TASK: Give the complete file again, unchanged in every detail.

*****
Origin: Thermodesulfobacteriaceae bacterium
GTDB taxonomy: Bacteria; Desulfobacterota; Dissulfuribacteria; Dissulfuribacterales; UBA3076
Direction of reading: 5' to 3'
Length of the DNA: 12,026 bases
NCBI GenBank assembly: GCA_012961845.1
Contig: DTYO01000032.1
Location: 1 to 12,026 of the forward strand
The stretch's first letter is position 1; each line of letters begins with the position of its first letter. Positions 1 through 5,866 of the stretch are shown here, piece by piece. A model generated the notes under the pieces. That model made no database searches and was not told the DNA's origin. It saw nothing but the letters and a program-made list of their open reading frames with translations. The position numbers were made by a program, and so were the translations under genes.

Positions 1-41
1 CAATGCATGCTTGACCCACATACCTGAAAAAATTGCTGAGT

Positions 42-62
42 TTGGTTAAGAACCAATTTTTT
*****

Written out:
Origin: Thermodesulfobacteriaceae bacterium
GTDB taxonomy: Bacteria; Desulfobacterota; Dissulfuribacteria; Dissulfuribacterales; UBA3076
Direction of reading: 5' to 3'
Length of the DNA: 12,026 bases
NCBI GenBank assembly: GCA_012961845.1
Contig: DTYO01000032.1
Location: 1 to 12,026 of the forward strand
The stretch's first letter is position 1; each line of letters begins with the position of its first letter. Positions 1 through 5,866 of the stretch are shown here, piece by piece. A model generated the notes under the pieces. That model made no database searches and was not told the DNA's origin. It saw nothing but the letters and a program-made list of their open reading frames with translations. The position numbers were made by a program, and so were the translations under genes.

Positions 1-41
1 CAATGCATGCTTGACCCACATACCTGAAAAAATTGCTGAGT

Positions 42-62
42 TTGGTTAAGAACCAATTTTTT